According to the Scriptures, Mary was a woman of great faith. When the angel of the Lord informed her that she will be the mother of the coming Messiah, she responded saying, “I am the Lord’s servant; may it happen to me as you have said” (Lk. 1:38). These words of Mary have been widely interpreted to mean Mary’s obedience to God’s will. It doesn’t mean however, that women must be obedient at all times and in all places and situations. Rather, this means that Mary is a woman of freedom; she is obedient to God alone, and to God alone she shall serve.

We could see Mary’s great faith in becoming the Mother of the Savior of humankind. We could see her faith in action as she gave birth to Jesus and raised him from childhood until his death on the cross. Surely, we know how Mary was put to shame for becoming pregnant without a husband, her difficulty in taking the child Jesus to Egypt so that King Herod could not kill him, her anxiety in looking for her son Jesus when he was lost in the Temple. And when his son was crucified, she was beneath the cross alone without any powerful politician, who could help her save her son’s life; without money to pay the powers-that-be so that her son could be freed. What she only had was her great love for her son, who was arrested, tortured, and crucified.

If Mary were still alive today, she would know and understand the feelings of mothers like her whose sons were also arrested, tortured, and put to death for standing courageously for the truth. As a loving mother, she would know the sanctity of life. Mary’s presence beneath Jesus’ cross would show us not only the relationship of Mary and her son Jesus, but even the relationship of Mary to us. Mary has been our genuine sister in the faith who shared her life for the Kingdom of God. She has been our companion in this long struggle for the fullness of life, especially now a days when the value of human life has been cheapened enormously. We need a faith like that of Mary that would give us courage and hope amidst today’s cynicism and hopelessness.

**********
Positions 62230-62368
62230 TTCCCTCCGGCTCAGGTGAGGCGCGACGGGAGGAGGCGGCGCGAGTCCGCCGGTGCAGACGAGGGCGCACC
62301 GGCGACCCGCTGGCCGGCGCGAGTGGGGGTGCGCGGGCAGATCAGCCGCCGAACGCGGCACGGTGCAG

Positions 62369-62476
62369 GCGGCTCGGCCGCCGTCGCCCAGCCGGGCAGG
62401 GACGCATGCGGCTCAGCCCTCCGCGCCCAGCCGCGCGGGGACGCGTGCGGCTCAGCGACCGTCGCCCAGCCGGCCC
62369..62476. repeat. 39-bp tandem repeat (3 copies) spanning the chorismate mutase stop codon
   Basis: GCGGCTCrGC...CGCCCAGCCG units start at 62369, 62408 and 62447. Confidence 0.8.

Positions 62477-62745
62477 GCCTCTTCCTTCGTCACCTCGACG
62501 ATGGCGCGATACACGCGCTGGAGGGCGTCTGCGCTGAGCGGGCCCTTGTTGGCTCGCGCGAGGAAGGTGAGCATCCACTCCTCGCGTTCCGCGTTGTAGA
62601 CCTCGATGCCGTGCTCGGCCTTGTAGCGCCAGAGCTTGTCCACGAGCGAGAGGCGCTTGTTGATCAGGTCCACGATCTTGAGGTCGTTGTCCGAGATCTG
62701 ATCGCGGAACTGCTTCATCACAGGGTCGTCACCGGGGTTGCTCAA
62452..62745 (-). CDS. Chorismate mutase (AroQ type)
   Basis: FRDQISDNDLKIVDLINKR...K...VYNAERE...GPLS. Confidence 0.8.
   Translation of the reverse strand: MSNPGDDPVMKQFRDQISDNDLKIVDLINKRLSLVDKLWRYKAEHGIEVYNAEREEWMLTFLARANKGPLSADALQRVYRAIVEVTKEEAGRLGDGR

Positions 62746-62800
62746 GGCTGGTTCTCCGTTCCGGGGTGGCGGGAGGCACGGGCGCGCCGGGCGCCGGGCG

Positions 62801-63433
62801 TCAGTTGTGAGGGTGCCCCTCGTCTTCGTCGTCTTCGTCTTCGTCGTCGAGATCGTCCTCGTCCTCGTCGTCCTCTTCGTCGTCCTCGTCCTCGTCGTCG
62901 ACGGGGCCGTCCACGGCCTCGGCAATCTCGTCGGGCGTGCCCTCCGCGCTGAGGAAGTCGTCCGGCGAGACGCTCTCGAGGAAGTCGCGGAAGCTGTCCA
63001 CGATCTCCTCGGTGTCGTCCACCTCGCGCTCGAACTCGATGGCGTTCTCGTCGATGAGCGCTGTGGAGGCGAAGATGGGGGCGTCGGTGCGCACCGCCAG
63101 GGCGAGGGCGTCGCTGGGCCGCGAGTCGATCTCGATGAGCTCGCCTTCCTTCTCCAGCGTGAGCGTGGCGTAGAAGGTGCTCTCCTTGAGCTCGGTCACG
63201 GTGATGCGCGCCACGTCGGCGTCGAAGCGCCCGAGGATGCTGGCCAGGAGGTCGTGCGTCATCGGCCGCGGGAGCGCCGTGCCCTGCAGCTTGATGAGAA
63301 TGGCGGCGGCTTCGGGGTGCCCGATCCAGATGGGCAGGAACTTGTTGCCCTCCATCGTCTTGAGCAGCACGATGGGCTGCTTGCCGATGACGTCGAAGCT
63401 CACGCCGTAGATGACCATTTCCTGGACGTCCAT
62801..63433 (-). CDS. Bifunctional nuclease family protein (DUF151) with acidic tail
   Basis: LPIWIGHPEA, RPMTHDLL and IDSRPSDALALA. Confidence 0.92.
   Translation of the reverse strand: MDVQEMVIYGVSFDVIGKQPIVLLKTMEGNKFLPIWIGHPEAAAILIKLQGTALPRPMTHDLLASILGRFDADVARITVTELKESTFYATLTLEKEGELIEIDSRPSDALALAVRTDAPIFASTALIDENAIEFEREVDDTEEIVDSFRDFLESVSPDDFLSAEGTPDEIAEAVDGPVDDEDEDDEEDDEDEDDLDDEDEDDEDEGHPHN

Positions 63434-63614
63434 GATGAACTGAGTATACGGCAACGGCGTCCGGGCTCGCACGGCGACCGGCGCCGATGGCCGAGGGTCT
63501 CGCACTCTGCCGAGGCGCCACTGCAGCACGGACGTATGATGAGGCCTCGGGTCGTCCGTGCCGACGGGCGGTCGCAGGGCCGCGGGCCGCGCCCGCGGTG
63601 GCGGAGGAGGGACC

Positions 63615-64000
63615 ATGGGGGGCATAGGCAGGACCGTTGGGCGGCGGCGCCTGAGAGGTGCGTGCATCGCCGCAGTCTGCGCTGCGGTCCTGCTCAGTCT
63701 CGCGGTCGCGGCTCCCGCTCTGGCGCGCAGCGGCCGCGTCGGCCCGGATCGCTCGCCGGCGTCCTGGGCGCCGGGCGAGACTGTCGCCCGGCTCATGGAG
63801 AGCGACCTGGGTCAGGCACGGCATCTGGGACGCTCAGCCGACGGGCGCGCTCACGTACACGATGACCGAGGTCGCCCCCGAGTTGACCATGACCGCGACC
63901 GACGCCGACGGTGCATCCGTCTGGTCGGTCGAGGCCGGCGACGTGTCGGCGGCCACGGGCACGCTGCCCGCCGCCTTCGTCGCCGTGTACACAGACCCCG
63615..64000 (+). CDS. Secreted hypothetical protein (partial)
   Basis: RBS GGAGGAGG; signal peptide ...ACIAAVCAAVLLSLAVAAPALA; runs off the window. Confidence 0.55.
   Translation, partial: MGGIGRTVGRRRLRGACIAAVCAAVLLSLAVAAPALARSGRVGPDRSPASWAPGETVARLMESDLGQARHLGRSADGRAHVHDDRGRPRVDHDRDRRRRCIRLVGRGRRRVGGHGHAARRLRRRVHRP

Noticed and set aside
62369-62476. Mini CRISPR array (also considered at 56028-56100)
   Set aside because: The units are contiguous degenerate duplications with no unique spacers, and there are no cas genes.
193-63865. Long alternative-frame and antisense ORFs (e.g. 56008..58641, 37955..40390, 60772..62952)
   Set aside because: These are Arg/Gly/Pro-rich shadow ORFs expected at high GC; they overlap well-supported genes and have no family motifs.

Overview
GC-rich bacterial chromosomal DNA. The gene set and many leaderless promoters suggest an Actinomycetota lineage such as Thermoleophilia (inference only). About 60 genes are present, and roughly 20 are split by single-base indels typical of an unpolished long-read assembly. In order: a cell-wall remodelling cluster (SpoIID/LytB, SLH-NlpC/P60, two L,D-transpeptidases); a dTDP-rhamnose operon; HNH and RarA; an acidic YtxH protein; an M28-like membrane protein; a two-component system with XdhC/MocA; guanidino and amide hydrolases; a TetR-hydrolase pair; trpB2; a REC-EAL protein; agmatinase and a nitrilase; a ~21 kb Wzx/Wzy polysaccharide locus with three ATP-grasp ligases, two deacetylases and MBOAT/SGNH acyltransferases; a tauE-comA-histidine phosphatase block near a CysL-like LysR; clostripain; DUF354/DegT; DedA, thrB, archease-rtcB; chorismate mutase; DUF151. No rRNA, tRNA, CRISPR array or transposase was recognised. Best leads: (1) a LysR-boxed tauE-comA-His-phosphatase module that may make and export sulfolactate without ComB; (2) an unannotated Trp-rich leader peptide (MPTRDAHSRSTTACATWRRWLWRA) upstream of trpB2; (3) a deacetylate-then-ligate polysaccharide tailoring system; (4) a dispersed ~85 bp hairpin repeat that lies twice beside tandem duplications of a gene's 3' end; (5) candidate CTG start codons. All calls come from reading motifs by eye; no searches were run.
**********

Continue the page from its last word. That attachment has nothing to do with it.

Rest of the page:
Mary’s faith worthy of emulation

Mary’s life has been of great value due to the influence she had in Jesus’ life. Surely, the life she lived had served as a mirror or model for Jesus in his growing years. If the Scriptures talk about Jesus’ great teachings about the Kingdom as well as his good deeds among people, certainly he learned these things from his loving mother.

Jesus healing the sick and eating with sinners and tax collectors would show to us the love and compassion he learned from her mother. If we would say that Jesus is our model in life, we could also safely say that Mary was Jesus’ model in life.

Today, we could see the face of Mary in the faces of Filipino women who also suffered like Mary. Mary knew how hard to have no room in the inn, especially when you are about to give birth to your child. Mary also knew how difficult to be a refugee of man-made or natural calamity for she and her husband Joseph and the child Jesus were also refugees in Egypt when King Herod wanted to kill the child Jesus.

Jesus’ last words on the cross according to John’s Gospel would show to us a genuine relationship of a mother to her son so that her son may develop great love for people and would not abuse and discriminate against women and other marginalized people in society. And so, if women today would like to build a society devoid of women abuses, start building that society with their own child. This, I believe, is what it means to be a woman in our present time. # nordis.net

Share

Leave a Reply